In February 2015 I went to Gibraltar straight from carnival in Cadiz, having only had an hour of shut eye on the coach and still feeling worse for wear. I was much too early for my flight (coaches were infrequent on carnival Sunday) and I had several hours to kill.
From the coach station you have to walk across the border and then the airport runway which is a spooky experience.
I checked my suitcase into the airport’s left luggage room and went for a look around. It was quite weird being somewhere that looked like England but with blue skies and palm trees everywhere.
First stop was for a life-saving full English breakfast at The Lord Nelson in Casemates Square. It wasn’t great (C+) but it was just what I needed after a night of partying.
I’d been told that the taxi drivers will act as tour guides and show you around the rock but it was a Sunday and I wasn’t really in the mood for, or capable of, human interaction so I decided to go for a walk by myself instead.
I walked through what is known as ‘The Town’ which was all very little England. I quite liked the Art Deco fire station but that was about it in terms of architecture for me.
Along Reclamation Road there were a series of fortified bastions which are now unused, although some of the old guns have been left for the tourists to see.
Lord Nelson features heavily as you’d imagine. Cape Trafalgar, scene of his most famous victory, is halfway between Cadiz and Gibraltar, near Barbate.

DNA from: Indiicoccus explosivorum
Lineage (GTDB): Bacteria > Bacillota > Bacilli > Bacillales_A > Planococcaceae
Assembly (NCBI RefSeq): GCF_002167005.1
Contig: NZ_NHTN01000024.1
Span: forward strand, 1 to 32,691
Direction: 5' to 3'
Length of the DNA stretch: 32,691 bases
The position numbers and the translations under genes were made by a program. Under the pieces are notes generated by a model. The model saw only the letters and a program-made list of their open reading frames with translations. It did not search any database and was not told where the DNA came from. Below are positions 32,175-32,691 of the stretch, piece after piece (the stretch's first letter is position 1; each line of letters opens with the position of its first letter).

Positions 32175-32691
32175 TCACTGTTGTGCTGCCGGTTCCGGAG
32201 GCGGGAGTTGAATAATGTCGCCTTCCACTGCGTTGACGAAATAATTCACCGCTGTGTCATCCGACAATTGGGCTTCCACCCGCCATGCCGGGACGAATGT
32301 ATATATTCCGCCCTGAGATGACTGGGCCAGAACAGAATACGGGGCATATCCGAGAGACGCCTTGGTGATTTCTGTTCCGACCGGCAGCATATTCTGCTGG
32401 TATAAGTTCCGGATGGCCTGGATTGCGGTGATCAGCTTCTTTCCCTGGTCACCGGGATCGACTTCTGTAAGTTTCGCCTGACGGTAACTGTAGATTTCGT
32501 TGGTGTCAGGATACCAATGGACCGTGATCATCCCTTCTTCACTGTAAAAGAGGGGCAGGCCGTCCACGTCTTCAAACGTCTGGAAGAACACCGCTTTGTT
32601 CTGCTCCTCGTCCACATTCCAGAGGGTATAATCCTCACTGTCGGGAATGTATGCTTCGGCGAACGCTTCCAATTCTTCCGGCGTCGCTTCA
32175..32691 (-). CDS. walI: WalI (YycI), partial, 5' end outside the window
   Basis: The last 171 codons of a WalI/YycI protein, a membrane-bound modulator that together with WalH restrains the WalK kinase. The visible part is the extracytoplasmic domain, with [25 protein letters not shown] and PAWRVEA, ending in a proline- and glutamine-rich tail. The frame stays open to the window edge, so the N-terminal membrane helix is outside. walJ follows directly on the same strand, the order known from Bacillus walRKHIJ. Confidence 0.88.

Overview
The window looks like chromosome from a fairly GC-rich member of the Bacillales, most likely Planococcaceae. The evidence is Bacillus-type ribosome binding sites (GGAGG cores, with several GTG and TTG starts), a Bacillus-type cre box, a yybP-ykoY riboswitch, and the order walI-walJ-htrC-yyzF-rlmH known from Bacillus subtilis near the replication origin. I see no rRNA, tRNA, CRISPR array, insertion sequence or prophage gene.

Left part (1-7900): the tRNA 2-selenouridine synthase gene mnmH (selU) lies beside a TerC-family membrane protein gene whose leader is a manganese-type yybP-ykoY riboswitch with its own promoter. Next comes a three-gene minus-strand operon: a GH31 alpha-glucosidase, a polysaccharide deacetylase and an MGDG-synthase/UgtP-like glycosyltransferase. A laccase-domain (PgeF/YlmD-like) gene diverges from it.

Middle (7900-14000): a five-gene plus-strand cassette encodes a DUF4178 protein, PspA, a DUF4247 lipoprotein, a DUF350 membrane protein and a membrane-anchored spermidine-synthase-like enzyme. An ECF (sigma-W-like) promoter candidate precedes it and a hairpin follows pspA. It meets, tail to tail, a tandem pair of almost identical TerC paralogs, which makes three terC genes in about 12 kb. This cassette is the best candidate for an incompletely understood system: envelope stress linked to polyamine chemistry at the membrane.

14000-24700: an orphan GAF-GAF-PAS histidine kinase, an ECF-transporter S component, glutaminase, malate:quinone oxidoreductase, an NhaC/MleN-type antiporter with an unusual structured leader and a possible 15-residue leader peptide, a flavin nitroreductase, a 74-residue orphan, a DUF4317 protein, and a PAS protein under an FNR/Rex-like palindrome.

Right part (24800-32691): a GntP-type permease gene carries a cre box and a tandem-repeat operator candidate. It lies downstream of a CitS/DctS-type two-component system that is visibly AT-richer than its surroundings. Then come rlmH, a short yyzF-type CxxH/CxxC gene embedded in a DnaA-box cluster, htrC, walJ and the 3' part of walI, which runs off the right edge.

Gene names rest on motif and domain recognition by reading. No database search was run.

Across the bay is Algeciras, a port city built by Franco to compete with Gibraltar. I’d been a couple of years before but wasn’t too impressed (post here). The bay was full of cargo ships so business must be good for both ports.
The rock towered above me during the whole walk. I imagined it to be hollowed out and full of tunnels that had been built for defensive purposes. It even had a waterfall coming out of it although where the water came from I have no idea.
Eventually I got to Punta de Europa, the southern tip of the rock. It was a hazy day but you could just make out the coast of Africa across the straits.
Obviously this is a good place to put a big gun if you want to control access to the Mediterranean.
The name Gibraltar is dervied from the Arabic name Jabal Ṭāriq (جبل طارق), meaning “Mountain of Tariq”. This is the spot where the Moors first landed to begin their invasion of the Iberian peninsula. The Mosque of the Two Holy Custodians marks this significant place.
My original plan was to try to circle the rock on foot but it soon became apparent that this was not possible as the roads were narrow, twisting and without pavements. I did persevere but eventually the road disappeared into a tunnel and I had no choice but to retrace my steps.
And that was my brief experience of Gibraltar, a very historic but also very strange place. I left plenty to see and do next time I visit, hopefully I’ll be in better condition to appreciate it!
Photos uploaded November 2015.